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Wednesday, April 6, 2011

For Love of Raw Honey


It is a cruel twist of fate that someone who loves to garden as much as I do also has to deal with seasonal allergies.  I'm happy to be out there, with my toes in the dirt, sneezing and weeding, but I'd much rather do so without the sneezing -- and, without putting chemical antihistamines in my body every day. 

Luckily, a few years ago, I stumbled onto the idea that raw, local honey can help you build an immunity of sorts to the the types of pollen in your area.  I gave it a try, and for me it is very, very, helpful. 

We get our raw honey in bulk, 80-oz jars whenever we visit the U-Pick strawberry field.  Last year, each jar was $15.95, which is a substantial discount over buying little jars from the same provider in our local,  upscale food market.  I put about a tablespoon full in each cup of my coffee in the morning (usually 2 cups), and I find that my allergies are well under control with only occasional antihistamine use.

Honey stores forever; ancient, edible stores of honey used for preservation have been found on archaeological digs.  As you can see, the raw honey does crystallize a little bit faster than the pasteurized version, but it is easy to melt it in your coffee, in the microwave, or by putting just a little bit of water in the near-empty jar to get out the last crystals. 

With threats of rising food prices making many of us consider stocking up on the basics as a form of economic insulation, it makes sense to consider honey as a very storage-friendly sweetener, especially if you can score a deal like we usually do.  It is not out of the question for us to buy four of these 80-oz. jars to get us through a year.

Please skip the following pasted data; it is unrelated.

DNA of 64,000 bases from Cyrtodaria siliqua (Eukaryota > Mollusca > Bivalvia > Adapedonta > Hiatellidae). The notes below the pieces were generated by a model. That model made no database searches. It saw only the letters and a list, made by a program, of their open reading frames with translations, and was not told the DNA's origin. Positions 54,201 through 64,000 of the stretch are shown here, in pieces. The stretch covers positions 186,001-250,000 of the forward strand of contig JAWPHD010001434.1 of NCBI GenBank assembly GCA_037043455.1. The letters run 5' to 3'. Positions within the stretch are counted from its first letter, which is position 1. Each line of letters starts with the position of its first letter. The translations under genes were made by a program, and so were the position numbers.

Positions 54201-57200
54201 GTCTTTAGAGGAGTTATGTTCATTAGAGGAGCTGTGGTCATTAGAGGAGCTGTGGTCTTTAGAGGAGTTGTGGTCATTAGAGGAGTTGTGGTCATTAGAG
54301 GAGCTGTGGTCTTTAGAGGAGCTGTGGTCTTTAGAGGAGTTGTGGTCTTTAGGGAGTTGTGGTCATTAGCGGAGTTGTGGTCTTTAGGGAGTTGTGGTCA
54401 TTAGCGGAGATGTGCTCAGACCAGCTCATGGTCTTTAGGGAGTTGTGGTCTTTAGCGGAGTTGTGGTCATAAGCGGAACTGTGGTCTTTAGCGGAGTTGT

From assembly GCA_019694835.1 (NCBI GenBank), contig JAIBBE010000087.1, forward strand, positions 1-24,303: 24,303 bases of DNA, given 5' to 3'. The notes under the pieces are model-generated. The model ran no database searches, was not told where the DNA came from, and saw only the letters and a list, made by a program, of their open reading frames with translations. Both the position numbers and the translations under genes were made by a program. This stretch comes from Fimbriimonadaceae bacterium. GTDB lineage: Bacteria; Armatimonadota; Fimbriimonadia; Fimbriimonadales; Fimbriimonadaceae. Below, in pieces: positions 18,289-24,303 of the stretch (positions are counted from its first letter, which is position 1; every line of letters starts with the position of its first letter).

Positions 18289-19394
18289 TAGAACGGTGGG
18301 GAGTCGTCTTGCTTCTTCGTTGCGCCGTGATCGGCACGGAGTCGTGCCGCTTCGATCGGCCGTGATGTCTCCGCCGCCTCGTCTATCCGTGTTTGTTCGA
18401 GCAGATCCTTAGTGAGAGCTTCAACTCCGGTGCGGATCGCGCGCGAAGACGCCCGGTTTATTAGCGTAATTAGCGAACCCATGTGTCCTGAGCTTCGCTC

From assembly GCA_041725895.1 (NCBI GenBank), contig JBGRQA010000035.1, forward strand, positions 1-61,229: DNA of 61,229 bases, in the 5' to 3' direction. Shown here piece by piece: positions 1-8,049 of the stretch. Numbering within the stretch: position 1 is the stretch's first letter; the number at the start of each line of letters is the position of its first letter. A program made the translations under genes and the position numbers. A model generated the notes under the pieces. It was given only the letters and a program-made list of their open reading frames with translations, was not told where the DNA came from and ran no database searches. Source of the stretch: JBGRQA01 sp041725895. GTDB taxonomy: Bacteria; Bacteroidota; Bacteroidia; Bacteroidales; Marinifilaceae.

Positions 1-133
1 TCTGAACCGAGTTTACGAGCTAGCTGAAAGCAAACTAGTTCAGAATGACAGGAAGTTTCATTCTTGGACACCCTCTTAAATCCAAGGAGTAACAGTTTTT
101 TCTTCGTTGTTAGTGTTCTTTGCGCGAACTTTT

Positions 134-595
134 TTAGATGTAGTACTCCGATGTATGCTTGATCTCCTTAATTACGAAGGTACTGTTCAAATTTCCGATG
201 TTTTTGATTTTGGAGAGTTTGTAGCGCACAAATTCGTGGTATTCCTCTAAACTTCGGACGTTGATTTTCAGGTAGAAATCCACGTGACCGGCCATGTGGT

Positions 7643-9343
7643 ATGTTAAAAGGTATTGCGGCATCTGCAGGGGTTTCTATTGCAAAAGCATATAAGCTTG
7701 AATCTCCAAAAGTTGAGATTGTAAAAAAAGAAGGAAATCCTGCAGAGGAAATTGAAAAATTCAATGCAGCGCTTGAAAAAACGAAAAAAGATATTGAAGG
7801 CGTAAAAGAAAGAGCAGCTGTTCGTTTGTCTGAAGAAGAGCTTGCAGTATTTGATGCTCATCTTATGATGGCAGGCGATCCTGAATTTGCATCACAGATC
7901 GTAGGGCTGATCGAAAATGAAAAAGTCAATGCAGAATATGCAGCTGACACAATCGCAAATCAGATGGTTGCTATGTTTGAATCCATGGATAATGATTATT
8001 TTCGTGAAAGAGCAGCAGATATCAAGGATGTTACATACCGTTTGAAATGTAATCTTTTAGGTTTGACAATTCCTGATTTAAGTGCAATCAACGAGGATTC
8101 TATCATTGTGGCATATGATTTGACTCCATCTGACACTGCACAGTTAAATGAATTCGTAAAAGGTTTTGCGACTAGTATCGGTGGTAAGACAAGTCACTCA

Standard warning:  do not give honey, raw or otherwise, to an infant (or perhaps to someone severely immunocompromised).  Honey often contains trace amounts of the spores that can lead to botulism, and immature immune systems can't always cope.  However, I do believe (note:  this is my opinion; I am not a doctor; do your own due diligence and make your own decisions) that this gives our bodies a chance to learn to fight those spores, and it makes us stronger as a result.  Millennia of experience with honey shows it to be a safe, healthy form of sweetener, and for most of that time, honey was eaten raw.

The Analysis

Fast:  There is no time difference between using honey and using some other sweetener.

Cheap:  Honey is typically more expensive per ounce than white sugar, but the benefits of the local, raw stuff really outweigh this.  I know I make this kind of statement occasionally, but I truly can offset my honey costs in foregone antihistamine purchases relatively early in the season, netting an overall savings.  For example, I see that a 100-pack of OTC antihistamines costs just under $9 (not counting shipping) at an online retailer.  It would not be unusual to take 3-4 of these a day during the height of the allergy season, meaning I offset the cost of a large jar of honey (which lasts about four months) in around 25 days. 

Good:  Honey makes a wonderful cup of coffee or a great bowl of ice cream.  Never has allergy relief been so sweet!

Special Carrot Creations Offer for Readers of FC&G:

As you know, Mr. FC&G and I recently expanded into the craft business with an array of earrings, socks, and cowls; we have since added herbs and other garden products to our sales, with plans to add additional items. (Yoga socks and bath puffs are next on the list!)

We have just launched our Etsy store, Carrot Creations.  You will see a permanent link on the page at the top of the blog.  We aim to provide handmade products that compete favorably in price with the commercially-produced versions, allowing you to live a more sustainable, more frugal, and more fun life!  Many of the projects are ones you have seen here on the blog, so if you love an idea but don't have the time to undertake it, take a look at Carrot Creations!

To get you started, now through May 31, 2011, I am offering free shipping to my FC&G readers.  Just use the code FCGLAUNCH2011 when you check out.
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1 comment:

  1. I often times use honey to sweeten my tea. I will have to let my hubby know about the allergy connection and have him see if this will help his allergies as well. Thanks for sharing.

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